Sustaining Growth

By Philip Schellekens, et al., World Bank Office, Beijing

Executive Summary

Recent Economic Developments
The Chinese economy is in the midst of a gradual slowdown. A weaker global economic environment and tighter domestic policies combined to slow GDP growth from 10.4 percent in 2010 to 9.2 percent in 2011. Slow growth in the Euro area and sluggish recovery in the [United States] limited the contribution of net exports, as exports decelerated more rapidly than imports. Tighter domestic policy conditions dampened investment – particularly in infrastructure and real estate. In contrast, consumption growth remained robust as consumer confidence was sustained and household income continued to grow rapidly.

Talks in China center on the big choices now facing the country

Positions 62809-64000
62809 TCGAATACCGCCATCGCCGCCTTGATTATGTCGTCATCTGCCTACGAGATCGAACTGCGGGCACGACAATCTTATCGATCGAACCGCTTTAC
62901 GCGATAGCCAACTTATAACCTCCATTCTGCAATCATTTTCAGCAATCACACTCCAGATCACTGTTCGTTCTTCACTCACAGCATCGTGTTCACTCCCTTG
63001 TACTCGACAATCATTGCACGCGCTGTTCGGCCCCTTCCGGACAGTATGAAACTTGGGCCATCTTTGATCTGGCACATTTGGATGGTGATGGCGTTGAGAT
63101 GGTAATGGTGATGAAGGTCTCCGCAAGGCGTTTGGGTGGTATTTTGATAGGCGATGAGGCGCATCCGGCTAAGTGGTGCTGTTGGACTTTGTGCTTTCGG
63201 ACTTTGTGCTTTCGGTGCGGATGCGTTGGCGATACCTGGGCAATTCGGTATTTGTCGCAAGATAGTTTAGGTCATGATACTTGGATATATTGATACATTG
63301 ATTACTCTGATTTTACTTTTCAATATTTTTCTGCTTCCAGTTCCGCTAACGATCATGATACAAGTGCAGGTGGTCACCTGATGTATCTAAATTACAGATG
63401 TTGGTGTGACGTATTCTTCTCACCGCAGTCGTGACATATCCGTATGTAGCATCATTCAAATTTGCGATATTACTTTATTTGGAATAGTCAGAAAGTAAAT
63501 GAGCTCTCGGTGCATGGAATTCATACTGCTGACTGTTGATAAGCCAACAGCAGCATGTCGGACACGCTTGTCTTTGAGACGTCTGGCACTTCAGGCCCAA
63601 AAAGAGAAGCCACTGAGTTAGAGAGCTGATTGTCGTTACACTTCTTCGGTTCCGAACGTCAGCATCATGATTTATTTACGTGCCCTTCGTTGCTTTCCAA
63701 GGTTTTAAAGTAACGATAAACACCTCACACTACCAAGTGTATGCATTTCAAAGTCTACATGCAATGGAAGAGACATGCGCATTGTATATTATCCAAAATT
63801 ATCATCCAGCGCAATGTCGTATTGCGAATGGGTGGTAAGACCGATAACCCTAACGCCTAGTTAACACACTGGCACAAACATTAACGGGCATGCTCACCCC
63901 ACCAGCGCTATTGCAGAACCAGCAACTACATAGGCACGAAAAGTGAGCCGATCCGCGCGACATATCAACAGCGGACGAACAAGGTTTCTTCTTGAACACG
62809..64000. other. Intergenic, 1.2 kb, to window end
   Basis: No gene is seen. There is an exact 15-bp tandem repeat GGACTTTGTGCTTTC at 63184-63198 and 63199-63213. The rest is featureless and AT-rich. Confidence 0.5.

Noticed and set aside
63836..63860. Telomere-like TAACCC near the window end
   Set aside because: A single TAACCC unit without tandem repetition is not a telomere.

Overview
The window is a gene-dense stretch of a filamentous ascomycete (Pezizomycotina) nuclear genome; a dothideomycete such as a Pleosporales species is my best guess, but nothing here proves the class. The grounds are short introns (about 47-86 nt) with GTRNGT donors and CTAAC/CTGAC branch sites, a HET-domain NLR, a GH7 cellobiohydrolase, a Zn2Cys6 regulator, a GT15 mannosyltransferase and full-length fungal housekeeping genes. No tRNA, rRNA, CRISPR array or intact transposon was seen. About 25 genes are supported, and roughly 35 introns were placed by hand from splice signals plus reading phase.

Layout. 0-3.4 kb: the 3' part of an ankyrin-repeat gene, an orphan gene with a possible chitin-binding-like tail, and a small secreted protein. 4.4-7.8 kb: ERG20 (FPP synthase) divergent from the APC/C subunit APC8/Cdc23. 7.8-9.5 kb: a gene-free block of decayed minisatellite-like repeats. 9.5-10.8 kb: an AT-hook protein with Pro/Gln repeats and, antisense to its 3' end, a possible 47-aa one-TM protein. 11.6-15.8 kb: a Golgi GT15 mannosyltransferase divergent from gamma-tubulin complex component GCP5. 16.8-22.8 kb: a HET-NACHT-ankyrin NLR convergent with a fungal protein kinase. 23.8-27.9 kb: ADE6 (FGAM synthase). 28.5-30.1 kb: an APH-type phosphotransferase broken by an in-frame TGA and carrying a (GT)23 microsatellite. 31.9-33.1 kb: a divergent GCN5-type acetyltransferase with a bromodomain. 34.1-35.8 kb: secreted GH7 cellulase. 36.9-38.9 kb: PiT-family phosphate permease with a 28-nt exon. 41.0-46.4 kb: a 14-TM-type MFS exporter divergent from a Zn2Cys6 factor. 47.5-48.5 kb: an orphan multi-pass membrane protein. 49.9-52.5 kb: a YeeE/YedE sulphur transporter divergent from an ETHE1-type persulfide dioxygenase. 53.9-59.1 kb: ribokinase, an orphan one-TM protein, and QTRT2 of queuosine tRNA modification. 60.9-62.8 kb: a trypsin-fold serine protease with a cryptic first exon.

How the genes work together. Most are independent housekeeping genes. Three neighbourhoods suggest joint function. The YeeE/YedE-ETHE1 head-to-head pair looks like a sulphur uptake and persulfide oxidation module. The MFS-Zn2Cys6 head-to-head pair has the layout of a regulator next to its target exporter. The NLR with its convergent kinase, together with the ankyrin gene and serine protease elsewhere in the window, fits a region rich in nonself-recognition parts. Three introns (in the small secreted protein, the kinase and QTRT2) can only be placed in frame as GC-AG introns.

BEIJING, September 5, 2011 – China and the World Bank are making significant progress on a joint report on how the world's second largest economy can move to a path of sustainable growth in the face of today's challenging global economic situation, said World Bank Group President Robert B. Zoellick.

BEIJING-China's growth has moderated somewhat to a still healthy pace, with a shifting composition, according to the World Bank's latest China Quarterly Update released [Nov. 3]. 

BEIJING- China's growth has moderated somewhat to a still healthy pace, with a shifting composition, according to the World Bank's latest China Quarterly Update released [Nov. 3, 2010]. 

China surpassed Japan as the world's second-largest economy last quarter, capping the nation's three- decade rise from Communist isolation to emerging superpower.

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